The adoption of White Australia as government policy in 1901 demonstrates that whiteness was crucial to the ways in which the new nation of Australia was constituted. And yet, historians have largely overlooked whiteness in their studies of Australia's racial past. Creating White Australia takes a fresh approach to the question of ‘race’ in Australian history. It demonstrates that Australia's racial foundations can only be understood by recognising whiteness too as 'race'. Including contributions from some of the leading as well as emerging scholars in Australian history, it breaks new ground by arguing that ‘whiteness’ was central to the racial ideologies that created the Australian nation.
This book pursues the foundations of white Australia across diverse locales. It also situates the development of Australian whiteness within broader imperial and global influences. As the recent apology to the Stolen Generations, the Northern Territory Intervention and controversies over asylum seekers reveal, the legacies of these histories are still very much with us today.
Claire McLisky is a postdoctoral fellow in the department of English, Germanic and Romance studies at the University of Copenhagen.
Jane Carey is a lecturer in history at the University of Wollongong.
Introduction: creating White Australia – new perspectives on race, whiteness and history
Jane Carey and Claire McLisky
Part 1: global framings – Australian whiteness in an international context
1. White, British and European: historicising identity in settler societies
2. Reworking the tailings: new gold histories and the cultural landscape
Benjamin Mountford and Keir Reeves
3. Trans/national history and disciplinary amnesia: historicising White Australia at two fins de siecles
Part 2: whiteness on Indigenous missions and reserves
4. Colouring (in) virtue? Evangelicalism, work and whiteness on Maloga Mission
5. ‘A most lowering thing for a lady’: aspiring to respectable whiteness on Ramahyuck Mission, 1885–1900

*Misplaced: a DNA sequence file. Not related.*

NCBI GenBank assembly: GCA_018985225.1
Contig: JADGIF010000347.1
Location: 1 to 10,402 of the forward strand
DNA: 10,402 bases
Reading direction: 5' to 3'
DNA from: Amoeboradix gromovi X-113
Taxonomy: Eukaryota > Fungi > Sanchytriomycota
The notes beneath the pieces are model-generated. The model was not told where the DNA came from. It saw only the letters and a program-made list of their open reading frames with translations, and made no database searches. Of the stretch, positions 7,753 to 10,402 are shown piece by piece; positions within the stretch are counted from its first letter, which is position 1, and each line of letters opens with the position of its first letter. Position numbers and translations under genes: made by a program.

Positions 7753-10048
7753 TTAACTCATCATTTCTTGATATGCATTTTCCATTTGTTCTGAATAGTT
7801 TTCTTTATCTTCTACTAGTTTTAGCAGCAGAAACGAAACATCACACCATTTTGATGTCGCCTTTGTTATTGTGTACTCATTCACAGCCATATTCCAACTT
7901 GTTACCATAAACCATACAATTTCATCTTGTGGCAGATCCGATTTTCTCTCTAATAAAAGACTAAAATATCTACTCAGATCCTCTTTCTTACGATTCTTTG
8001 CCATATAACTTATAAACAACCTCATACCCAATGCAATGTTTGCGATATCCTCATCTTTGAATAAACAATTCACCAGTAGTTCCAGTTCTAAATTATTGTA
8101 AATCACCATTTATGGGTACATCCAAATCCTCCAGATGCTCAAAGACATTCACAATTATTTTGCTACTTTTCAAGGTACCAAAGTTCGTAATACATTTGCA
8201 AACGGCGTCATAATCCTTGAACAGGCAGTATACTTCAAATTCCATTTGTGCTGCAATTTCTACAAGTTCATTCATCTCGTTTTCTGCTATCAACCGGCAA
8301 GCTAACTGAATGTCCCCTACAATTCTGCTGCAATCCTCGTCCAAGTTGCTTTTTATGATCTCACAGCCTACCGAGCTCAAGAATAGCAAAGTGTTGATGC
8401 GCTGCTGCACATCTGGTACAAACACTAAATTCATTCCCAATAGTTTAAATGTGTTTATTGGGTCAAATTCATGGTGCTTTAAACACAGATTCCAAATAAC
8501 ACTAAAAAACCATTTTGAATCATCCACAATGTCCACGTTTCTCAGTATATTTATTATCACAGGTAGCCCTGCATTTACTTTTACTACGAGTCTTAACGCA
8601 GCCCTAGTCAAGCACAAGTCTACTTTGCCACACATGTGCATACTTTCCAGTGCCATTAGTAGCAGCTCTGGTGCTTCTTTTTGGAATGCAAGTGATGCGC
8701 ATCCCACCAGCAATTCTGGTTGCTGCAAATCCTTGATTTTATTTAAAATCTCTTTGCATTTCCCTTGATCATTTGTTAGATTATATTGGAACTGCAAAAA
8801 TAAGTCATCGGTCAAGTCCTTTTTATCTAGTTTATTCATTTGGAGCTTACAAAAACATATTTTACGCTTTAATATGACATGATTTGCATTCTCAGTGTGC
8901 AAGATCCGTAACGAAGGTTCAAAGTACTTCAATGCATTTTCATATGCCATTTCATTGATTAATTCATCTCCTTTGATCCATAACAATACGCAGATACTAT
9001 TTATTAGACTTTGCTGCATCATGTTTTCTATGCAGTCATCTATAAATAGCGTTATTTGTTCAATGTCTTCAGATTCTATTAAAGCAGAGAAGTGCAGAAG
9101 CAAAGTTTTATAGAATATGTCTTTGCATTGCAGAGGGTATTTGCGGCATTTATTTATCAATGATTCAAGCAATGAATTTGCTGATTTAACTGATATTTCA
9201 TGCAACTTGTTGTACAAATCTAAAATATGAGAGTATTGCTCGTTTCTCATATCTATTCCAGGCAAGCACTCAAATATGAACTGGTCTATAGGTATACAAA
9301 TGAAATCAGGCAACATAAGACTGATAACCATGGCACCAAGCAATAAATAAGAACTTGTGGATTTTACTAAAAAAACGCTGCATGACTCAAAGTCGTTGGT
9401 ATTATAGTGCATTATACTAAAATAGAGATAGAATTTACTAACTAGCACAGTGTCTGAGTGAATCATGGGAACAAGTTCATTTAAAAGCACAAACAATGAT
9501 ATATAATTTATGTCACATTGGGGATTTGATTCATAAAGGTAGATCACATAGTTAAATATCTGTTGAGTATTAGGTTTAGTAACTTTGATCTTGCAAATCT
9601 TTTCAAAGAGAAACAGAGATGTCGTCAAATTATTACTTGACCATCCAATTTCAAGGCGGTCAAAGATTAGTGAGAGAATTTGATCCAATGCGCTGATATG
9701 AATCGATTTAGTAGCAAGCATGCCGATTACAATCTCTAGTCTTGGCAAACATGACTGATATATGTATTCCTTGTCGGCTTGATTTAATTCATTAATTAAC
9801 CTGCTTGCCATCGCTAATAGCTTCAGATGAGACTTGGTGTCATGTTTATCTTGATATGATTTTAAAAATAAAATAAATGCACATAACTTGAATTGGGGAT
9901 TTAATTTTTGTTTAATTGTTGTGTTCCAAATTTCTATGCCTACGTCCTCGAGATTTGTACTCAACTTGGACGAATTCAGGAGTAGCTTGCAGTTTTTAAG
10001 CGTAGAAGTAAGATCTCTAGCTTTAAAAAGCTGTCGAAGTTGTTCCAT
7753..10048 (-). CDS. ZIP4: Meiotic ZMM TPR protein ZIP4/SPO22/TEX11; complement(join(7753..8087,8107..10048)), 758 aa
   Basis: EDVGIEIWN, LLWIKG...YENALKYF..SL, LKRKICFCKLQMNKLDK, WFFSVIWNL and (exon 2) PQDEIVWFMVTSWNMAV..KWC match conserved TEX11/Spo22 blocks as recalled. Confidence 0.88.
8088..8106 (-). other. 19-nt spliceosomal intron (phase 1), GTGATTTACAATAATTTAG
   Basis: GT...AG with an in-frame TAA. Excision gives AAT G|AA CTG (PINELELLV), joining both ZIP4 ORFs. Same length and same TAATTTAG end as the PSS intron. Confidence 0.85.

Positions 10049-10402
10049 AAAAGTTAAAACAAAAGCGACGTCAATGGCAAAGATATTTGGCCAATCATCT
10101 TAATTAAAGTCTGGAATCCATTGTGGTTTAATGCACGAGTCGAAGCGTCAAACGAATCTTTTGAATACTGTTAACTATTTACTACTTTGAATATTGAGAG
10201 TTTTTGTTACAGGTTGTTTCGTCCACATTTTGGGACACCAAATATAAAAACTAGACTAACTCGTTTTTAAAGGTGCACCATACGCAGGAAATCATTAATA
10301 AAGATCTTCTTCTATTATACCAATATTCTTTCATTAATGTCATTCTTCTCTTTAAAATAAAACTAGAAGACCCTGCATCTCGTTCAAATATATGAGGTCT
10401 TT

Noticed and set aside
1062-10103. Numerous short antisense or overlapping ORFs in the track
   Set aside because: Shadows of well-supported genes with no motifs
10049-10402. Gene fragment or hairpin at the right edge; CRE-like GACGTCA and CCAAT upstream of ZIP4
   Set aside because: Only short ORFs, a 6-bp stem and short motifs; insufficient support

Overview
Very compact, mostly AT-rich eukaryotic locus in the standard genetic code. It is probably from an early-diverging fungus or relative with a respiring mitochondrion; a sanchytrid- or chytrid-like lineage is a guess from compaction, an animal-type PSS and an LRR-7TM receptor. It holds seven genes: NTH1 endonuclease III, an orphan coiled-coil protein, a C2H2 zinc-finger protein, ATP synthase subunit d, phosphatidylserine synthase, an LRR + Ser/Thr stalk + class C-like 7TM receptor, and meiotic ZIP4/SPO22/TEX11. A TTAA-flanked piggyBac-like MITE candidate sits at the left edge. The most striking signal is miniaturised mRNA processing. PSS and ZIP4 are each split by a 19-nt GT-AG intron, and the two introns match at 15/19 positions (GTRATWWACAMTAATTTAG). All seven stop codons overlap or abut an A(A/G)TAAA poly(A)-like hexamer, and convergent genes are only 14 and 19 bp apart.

6. Calculating colour: whiteness, anthropological research and the Cummeragunja Aboriginal Reserve, May and June 1938
Part 3: writing and performing race – creation and disavowal
7. Theatre or corroboree, what’s in a name? Framing Indigenous Australian 19th-century commercial performance practices
8. The wild white man: ‘an event under description’
9. Perpetuating White Australia: Aboriginal self-representation, white editing and preferred stereotypes
Part 4: gender and whiteness
10. A word of evidence: shared tales about infanticide and others-not-us in colonial Victoria
11. White anxieties and the articulation of race: the women’s movement and the making of White Australia, 1910s–1930s
12. Whiteness, maternal feminism and the working mother, 1900–1960
Shurlee Swain, Patricia Grimshaw and Ellen Warne
'Making White Australia provides a complex and thoughtful addition to the study of race and Australian history. The chapters invite readers to revisit and reimagine familiar histories through the lens of whiteness studies.'
Tikka Wilson Aboriginal History
Size: 210 × 148 × 14 mm / 8.27 × 5.83 × 0.55 in
5 b&w illustrations
Copyright: © 2009
Publication: 16 Nov 2009